|Publication number||US8217514 B2|
|Application number||US 12/412,303|
|Publication date||Jul 10, 2012|
|Filing date||Mar 26, 2009|
|Priority date||Apr 7, 2008|
|Also published as||US20090250810|
|Publication number||12412303, 412303, US 8217514 B2, US 8217514B2, US-B2-8217514, US8217514 B2, US8217514B2|
|Inventors||Rajendra D. Pendse|
|Original Assignee||Stats Chippac Ltd.|
|Export Citation||BiBTeX, EndNote, RefMan|
|Patent Citations (31), Referenced by (4), Classifications (41), Legal Events (3)|
|External Links: USPTO, USPTO Assignment, Espacenet|
This application claims the benefit of U.S. Provisional Patent Application Ser. No. 61/043,123 filed Apr. 7, 2008, and the subject matter thereof is incorporated herein by reference thereto.
The present invention relates generally to integrated circuit package systems, and more particularly to integrated circuit warpage control system.
In the electronics industry, the tendency has been to reduce the size of electronic devices such as camcorders and portable telephones while increasing performance and speed. Integrated circuit packages for complex systems typically are comprised of multiple interconnected integrated circuit chips. The integrated circuit chips usually are made from a semiconductor material such as silicon or gallium arsenide. The integrated circuit chips may be mounted in packages that are then mounted on printed wiring boards.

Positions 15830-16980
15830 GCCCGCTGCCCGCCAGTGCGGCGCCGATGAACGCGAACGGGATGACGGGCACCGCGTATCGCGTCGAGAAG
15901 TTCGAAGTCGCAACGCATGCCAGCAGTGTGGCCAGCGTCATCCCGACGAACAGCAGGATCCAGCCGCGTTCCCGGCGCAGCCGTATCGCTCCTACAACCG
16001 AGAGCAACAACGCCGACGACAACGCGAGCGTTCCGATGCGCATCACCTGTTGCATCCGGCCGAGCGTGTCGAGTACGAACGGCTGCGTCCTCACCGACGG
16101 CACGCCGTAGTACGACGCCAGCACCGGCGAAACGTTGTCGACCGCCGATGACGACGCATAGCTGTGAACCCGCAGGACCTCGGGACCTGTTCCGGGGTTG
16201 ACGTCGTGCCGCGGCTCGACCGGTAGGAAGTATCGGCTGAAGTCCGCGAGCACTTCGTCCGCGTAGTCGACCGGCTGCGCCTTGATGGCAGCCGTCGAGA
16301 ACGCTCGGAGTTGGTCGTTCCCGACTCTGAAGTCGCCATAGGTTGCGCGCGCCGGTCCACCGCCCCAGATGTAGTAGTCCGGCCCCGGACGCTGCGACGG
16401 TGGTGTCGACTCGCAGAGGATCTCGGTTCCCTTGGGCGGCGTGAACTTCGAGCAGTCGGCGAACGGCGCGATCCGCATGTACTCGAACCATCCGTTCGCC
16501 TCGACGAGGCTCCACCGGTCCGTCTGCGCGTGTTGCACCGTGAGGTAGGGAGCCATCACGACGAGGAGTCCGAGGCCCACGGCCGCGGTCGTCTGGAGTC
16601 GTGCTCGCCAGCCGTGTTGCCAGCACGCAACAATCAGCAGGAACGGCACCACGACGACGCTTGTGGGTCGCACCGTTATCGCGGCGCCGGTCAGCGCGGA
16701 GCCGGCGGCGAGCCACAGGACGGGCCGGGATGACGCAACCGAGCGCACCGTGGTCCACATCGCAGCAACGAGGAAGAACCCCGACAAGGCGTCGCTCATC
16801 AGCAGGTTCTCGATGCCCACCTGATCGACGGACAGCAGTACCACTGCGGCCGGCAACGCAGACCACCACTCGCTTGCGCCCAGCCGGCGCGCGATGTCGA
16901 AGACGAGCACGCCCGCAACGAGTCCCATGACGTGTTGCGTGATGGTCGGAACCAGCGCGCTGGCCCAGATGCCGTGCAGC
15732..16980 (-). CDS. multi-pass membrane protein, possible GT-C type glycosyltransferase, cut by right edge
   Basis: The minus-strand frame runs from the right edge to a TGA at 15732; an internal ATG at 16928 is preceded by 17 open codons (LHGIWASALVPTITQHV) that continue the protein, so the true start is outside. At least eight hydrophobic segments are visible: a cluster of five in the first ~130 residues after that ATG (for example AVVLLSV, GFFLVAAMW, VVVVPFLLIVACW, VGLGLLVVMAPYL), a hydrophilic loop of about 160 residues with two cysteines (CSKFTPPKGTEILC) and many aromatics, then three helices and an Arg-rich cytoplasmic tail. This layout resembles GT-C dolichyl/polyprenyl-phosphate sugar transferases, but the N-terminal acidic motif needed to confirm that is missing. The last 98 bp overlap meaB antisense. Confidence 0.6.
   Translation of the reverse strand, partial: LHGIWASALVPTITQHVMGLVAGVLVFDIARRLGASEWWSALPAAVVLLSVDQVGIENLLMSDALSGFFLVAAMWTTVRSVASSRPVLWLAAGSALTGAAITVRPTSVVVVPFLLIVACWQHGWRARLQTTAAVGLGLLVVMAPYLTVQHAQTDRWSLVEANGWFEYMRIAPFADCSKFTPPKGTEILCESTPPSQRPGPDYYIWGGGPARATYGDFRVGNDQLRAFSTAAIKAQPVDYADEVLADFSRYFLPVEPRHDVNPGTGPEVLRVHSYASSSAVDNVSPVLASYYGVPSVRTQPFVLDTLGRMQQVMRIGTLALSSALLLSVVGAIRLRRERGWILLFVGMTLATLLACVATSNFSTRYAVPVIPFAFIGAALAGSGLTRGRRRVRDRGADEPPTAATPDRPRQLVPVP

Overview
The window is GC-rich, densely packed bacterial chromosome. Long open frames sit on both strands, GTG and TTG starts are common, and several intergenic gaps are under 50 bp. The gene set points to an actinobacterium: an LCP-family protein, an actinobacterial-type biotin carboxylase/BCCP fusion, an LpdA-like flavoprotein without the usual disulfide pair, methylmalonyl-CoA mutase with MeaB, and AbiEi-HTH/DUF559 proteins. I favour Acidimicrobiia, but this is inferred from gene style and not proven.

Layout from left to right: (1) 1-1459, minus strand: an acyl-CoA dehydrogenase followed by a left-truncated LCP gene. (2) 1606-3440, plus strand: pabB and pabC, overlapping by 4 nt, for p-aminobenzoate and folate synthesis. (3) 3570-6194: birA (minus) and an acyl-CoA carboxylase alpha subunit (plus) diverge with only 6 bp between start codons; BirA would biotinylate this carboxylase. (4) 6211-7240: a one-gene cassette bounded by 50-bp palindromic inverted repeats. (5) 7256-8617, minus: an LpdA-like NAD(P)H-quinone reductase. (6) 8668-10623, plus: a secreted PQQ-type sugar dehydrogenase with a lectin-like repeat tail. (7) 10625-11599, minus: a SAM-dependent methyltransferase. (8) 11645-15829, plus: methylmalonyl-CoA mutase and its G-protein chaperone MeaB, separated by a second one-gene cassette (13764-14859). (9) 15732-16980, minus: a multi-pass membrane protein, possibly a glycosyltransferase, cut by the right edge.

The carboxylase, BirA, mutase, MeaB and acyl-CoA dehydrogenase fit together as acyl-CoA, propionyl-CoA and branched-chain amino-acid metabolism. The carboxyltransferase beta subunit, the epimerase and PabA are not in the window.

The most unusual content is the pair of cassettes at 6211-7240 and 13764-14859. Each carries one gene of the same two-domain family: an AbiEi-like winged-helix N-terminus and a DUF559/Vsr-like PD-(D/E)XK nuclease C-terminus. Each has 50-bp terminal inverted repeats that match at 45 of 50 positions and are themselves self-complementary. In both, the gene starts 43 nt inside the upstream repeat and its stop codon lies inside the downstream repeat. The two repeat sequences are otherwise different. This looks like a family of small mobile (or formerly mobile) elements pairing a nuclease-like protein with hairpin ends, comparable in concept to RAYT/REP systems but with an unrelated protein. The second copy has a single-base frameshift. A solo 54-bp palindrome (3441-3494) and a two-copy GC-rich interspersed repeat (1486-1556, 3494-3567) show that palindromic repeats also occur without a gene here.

This increased integrated circuit density has led to the development of multi-chip packages, a package in package (PIP), a package on package (POP), or a combination thereof in which more than one integrated circuit can be packaged. Each package provides mechanical support for the individual integrated circuits and one or more layers of interconnect lines that enable the integrated circuits to be connected electrically to surrounding circuitry.
Typically, the packages on which the integrated semiconductor chips are mounted include a substrate or other chip-mounting device. Substrates are parts that provide a package with mechanical base support and a form of electrical interface that would allow the external world to access the devices housed within the package.
Current multi-chip packages, also commonly referred to as multi-chip modules, typically consist of a substrate onto which a set of separate integrated circuit components are attached. Such multi-chip packages have been found to increase integrated circuit density and miniaturization, improve signal propagation speed, reduce overall integrated circuit size and weight, improve performance, and lower costs all of which are primary goals and the modern trend of the integrate circuit industry.
Unfortunately, package warpage is a critical problem in multi-chip and multi-package packaging as well as single die packaging for large body sizes. In particular, for Package-on-Package (PoP) technology where typical flip chip interconnection is employed to interconnect the semiconductor chip to the base package, warpage of the base package has become a significant limitation making it unfeasible to meet typical warpage specifications for such packages.